RE: “Sustainability week comes to the U of M”

UMSU recently spent a week, from March 18 to 22, promoting sustainable practices through a variety of diverse workshops and games. This week was a good opportunity to expose students to one of the biggest issues that society, and the world, is facing.

I believe, however, there is a fundamental flaw with how the university is tackling sustainability. Dedicating a week to promoting environmental sustainability simply is not the solution to such a big issue.

I am aware of some of the solutions the university has implemented to minimize our ecological footprint and impact on the environment. For example, in response to the plastic straw movement, restaurants at the Campo no longer give out straws unless requested. That seems like a good way to reduce the amount of plastic disposed of each day. However, considering that plastic cutlery is still offered and is probably used more often by students than plastic straws ever were means alternative types of cutlery need to be considered.

The majority of drink machines offered around campus dispense plastic bottles. Most people do not think twice about this. They have their drink and then place it into a recycling bin. This practice is taught to students at a young age. However, with China’s recent restrictions on foreign waste, many more of recyclables can end up in the landfill. The university should consider switching to alternatives like aluminum cans due to the greater market for recycled metals than recycled plastics.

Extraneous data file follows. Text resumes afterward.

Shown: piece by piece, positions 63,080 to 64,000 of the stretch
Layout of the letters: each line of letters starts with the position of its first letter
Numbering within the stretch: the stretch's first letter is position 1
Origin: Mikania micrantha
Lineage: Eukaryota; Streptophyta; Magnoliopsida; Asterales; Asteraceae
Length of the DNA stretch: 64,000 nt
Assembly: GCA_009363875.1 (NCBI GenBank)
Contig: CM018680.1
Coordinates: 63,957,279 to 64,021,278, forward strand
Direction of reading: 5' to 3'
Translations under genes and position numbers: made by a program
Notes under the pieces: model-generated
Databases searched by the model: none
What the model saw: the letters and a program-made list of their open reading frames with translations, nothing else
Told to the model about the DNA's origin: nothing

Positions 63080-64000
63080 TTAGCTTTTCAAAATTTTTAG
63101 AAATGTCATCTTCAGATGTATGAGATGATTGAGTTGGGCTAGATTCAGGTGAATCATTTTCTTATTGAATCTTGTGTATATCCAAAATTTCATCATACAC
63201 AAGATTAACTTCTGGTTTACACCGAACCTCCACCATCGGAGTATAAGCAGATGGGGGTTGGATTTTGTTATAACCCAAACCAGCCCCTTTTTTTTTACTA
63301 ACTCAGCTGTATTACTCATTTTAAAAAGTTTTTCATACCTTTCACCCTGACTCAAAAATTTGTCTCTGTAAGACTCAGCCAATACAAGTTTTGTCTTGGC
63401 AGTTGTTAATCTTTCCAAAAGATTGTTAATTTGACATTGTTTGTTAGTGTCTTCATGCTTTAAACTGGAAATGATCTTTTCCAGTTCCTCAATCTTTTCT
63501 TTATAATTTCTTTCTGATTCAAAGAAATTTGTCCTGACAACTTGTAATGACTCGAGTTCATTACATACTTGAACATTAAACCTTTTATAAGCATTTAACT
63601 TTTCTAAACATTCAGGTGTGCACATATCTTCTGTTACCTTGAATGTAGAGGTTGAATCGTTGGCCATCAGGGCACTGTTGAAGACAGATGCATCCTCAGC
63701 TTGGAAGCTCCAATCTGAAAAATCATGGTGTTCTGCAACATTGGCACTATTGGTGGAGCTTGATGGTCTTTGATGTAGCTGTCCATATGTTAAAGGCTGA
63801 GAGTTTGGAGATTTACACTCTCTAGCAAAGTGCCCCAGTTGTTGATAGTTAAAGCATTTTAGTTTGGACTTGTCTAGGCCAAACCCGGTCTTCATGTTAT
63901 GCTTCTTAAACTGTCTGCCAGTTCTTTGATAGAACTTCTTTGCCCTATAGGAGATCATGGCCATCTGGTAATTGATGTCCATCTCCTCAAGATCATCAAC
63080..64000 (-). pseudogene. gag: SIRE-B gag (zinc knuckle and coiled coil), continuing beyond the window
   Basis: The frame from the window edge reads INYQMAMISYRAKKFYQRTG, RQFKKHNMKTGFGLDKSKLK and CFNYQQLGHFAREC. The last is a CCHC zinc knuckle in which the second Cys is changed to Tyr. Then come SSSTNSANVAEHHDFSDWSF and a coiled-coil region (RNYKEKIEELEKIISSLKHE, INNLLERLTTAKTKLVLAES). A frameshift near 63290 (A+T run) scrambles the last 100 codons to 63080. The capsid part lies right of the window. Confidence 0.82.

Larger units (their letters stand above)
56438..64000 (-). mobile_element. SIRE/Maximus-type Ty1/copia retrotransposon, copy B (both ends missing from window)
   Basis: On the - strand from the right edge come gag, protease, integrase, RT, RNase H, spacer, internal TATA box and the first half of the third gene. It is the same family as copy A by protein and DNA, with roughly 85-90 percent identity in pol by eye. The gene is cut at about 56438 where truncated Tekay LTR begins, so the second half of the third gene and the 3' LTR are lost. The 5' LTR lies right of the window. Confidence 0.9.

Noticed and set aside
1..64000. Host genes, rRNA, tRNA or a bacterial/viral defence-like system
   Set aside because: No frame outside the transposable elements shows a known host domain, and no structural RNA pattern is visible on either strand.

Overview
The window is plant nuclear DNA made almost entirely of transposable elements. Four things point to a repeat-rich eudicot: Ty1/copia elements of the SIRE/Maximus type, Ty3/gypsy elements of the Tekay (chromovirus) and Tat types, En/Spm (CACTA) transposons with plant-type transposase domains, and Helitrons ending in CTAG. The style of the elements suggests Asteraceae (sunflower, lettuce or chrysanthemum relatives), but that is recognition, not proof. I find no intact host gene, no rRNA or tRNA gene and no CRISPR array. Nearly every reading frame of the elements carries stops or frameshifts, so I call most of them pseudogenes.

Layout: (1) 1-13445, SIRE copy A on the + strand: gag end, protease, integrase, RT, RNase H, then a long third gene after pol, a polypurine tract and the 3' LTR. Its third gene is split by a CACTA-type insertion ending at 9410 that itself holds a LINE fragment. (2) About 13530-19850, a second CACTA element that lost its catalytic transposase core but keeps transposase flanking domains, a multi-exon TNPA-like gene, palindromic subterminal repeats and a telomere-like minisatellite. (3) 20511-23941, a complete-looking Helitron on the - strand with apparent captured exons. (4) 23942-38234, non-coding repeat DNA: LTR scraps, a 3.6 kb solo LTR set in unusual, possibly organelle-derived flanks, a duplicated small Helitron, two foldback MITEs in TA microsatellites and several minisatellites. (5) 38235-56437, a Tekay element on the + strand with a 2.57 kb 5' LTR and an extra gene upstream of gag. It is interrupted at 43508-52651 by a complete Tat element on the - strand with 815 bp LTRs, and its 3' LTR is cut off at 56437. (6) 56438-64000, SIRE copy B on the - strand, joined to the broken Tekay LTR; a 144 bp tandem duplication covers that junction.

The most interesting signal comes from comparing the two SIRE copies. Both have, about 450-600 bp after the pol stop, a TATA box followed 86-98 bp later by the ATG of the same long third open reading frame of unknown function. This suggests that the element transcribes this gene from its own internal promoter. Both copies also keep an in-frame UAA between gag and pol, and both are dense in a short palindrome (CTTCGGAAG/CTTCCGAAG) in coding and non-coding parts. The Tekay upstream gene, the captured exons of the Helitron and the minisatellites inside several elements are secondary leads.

The university has done an excellent job at giving the students the opportunity to recycle. Next to virtually every garbage can is a blue recycling bin. These bins are unfortunately often misused, with items that are not recyclable being thrown into them.

To increase the effectiveness of these bins, the university should better inform students on what can and cannot be recycled.

Lastly, walking around the university, there is an exorbitant number of posters pasted up on the wall, advertising and promoting various events and positions. Many of these posters go unnoticed by students. It would be virtually impossible, or, at the very least, quite challenging to fully eliminate the use of paper posters.

However, further encouraging the use of electronic promoting and advertising, would eliminate the amount of paper used daily.

I know there are various student groups around campus working extremely hard to introduce sustainable practices on campus and their efforts and activism should be recognized and applauded.

However, sustainability is an issue that needs to be addressed by each student and the university needs to continue evaluating current practices to better help the environment.